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UNMANNED SYSTEMS UPDATE

13 Jul 06. According to the Defense Acquisition Program Administration, military authorities requested the U.S. to sell it four Global Hawks in 2008 at last year’s SCC in Hawaii in order to secure independent surveillance ability on North Korea. Korea requested this several times. However, last June, the U.S. put out a “not for sale” policy and have rejected Korea’s requests. The U.S. is thought to have rejected the request for fear that the core technology might be leaked. Some are known to be worried that confidential information collected on North Korea using the Global Hawk might be leaked to the North. In particular, its ability to track ballistic missiles the moment they are launched with its infrared sensors and report the information to a ground-level base allows it to be utilized as the core equipment of a missile defense (MD) system. The U.S.’ refusal to sell the Global Hawk has set back the military’s plan to introduce a high altitude UAV system until after 2010, and if the U.S. continually refuses, the whole system could fall apart. However, the mid-altitude UAV system development will be possibly completed around 2015. On the other hand, Japan received consent to buy the Global Hawk last June, and it has already secured budgets and commenced preparations to introduce the Global Hawk into its system.

16 Jul 06. The U.S. Coast Guard is hoping unmanned aerial systems (UASs) will help close the operational gap in its maritime air patrols, a top agency official says. Current Coast Guard legacy aircraft fly 44,400 marine patrol aircraft (MPA) flight hours per year, well short of the agency’s target of 61,600 MPA flight hours, says Rear Adm. Wayne Justice, the Coast Guard’s Assistant Commandant for Response. The Coast Guard plans to narrow that gap by 2012 with new aircraft and ship-launched UAVs acquired through the long-term Deepwater recapitalization program. Deepwater calls for the procurement of 45 Eagle Eye Vertical Unmanned Aerial Vehicles as well as high altitude endurance UAVs. In addition, the land-based high altitude UAVs, capable of flying more than 30 hours without refueling and loitering in an area far longer than manned aircraft, will significantly improve Coast Guard maritime domain awareness, Justice told a July 13 Senate Commerce Committee hearing on UAVs. (Source: Shephard)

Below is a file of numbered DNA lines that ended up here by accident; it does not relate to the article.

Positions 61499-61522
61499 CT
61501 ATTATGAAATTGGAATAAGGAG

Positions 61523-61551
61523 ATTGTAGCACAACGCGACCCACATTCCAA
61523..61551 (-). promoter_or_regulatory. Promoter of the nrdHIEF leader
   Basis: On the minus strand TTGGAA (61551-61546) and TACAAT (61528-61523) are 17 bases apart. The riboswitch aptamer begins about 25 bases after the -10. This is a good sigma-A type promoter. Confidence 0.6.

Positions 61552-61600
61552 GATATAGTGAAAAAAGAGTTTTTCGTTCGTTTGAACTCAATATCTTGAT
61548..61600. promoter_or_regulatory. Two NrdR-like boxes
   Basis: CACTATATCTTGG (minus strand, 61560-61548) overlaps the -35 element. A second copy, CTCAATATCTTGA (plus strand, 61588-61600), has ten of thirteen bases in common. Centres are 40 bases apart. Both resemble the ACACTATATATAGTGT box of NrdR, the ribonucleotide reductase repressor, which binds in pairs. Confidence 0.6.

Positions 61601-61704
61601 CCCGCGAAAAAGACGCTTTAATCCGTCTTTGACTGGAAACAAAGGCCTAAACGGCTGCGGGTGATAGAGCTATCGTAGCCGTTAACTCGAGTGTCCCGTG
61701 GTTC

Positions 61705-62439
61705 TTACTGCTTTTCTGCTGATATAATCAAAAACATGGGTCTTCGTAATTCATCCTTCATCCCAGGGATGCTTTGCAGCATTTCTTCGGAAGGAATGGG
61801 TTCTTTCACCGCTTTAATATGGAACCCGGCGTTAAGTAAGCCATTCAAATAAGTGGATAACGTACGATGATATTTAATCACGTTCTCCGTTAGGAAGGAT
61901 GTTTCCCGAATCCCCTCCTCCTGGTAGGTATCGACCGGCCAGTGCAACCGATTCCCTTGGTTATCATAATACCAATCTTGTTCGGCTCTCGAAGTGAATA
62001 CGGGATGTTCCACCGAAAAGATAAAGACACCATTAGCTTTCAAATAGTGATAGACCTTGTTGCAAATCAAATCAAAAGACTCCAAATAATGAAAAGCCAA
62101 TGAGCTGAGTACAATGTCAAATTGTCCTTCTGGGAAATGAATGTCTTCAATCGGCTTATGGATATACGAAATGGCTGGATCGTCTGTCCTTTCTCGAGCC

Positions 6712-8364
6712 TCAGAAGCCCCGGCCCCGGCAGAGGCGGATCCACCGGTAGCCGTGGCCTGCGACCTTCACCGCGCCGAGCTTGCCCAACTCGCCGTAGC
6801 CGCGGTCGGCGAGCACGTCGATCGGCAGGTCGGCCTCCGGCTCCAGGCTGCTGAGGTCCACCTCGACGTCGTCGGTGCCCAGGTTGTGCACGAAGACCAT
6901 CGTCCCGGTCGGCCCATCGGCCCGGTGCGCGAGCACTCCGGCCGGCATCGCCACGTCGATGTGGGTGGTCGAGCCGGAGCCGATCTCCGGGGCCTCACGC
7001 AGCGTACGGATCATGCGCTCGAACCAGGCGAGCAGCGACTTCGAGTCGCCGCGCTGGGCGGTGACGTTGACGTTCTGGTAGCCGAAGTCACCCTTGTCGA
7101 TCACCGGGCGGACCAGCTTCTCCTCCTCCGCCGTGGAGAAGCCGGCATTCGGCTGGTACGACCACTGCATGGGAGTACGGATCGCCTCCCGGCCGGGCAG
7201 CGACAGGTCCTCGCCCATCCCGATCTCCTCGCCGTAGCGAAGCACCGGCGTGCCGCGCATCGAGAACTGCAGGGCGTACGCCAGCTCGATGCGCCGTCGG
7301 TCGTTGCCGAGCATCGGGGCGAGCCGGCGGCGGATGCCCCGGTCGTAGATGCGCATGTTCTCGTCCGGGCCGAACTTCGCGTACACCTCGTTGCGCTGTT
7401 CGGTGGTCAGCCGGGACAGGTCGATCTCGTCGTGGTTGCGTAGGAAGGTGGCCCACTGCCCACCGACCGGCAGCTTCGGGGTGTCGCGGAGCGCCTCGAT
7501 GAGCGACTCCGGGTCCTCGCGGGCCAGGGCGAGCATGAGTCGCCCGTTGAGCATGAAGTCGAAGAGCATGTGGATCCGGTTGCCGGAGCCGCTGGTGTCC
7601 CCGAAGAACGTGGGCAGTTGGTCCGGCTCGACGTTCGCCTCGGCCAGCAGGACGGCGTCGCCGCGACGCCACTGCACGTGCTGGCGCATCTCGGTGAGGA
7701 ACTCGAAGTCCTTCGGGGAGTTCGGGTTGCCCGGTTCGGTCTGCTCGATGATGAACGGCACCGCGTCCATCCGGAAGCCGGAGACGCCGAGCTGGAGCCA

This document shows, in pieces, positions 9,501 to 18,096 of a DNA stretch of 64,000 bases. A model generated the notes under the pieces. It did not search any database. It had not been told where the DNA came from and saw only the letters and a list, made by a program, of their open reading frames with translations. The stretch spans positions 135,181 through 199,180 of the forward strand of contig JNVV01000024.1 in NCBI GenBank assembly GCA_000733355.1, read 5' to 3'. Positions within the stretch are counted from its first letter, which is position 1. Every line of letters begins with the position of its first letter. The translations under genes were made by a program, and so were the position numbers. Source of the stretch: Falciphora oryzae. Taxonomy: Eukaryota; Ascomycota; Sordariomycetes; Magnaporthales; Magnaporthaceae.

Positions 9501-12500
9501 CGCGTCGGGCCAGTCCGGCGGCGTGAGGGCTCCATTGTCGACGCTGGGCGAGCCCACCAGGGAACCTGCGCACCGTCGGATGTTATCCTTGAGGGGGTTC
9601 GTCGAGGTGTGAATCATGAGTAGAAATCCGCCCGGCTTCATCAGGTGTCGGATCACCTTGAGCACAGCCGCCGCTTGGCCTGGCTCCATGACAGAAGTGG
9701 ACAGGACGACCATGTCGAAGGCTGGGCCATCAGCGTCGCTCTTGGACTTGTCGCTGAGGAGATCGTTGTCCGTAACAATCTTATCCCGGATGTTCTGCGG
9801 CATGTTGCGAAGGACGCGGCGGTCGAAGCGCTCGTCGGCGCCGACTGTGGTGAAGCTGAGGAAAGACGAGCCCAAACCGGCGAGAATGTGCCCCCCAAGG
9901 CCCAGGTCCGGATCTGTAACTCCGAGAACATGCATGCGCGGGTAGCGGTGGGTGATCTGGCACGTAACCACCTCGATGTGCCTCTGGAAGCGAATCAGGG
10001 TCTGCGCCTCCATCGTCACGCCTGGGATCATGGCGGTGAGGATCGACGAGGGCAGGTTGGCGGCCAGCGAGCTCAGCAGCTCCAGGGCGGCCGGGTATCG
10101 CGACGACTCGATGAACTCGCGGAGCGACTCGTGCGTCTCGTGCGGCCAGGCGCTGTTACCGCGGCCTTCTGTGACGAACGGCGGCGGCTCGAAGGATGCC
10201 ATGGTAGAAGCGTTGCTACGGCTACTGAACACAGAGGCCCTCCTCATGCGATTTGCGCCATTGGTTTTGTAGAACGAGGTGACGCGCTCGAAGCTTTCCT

20 Jul 06. The U.K. MoD is soon to issue a UOR for the supply of UAVs and associated systems for use in Afghanistan. General Atomics, Thales, Northrop Grumman and BAE are amongst companies expressing interest.

Jul 06. Polish military tests claim to be world’s first for target pointing for artillery by mini UAV. WB Electronics, the leading military system integrator in Poland, performed an unprecedented demonstration of integration between SOFAR – the mini UAV surveillance platform and the automated artillery fire control system TOPAZ. The demonstration was held in June at the Wicko Pomorskie military test range in northern Poland. The tests were organized by the Polish MoND (Ministry of National Defence), which has sought for indigenous solution of mini UAV. The new, fully functional SOFAR mini UAV completed a number of in-flight tests as TOPAZ surveillance tool. The target pointing accuracy is the crucial MoND demand. WB Electronics’ SOFAR has been first to achieve results meeting MoND request in a test attended by the military. TOPAZ Fire Control System, also from the house of WB Electronics, had received the target coordinates from SOFAR and destroyed the target in the second round. The first round missed the target by mere 25m. The second firing being corrected in accordance to impact observation (also provided by SOFAR) hit the center of 4×4 m target floating in the open sea 8 km away from the firing battery. The battery consisted of four 152mm wheeled self-propelled howitzers “DANA”. SOFAR was observing the firing continuously from a distance of 400m from the target at the altitude of 500m. In the subsequent nighttime

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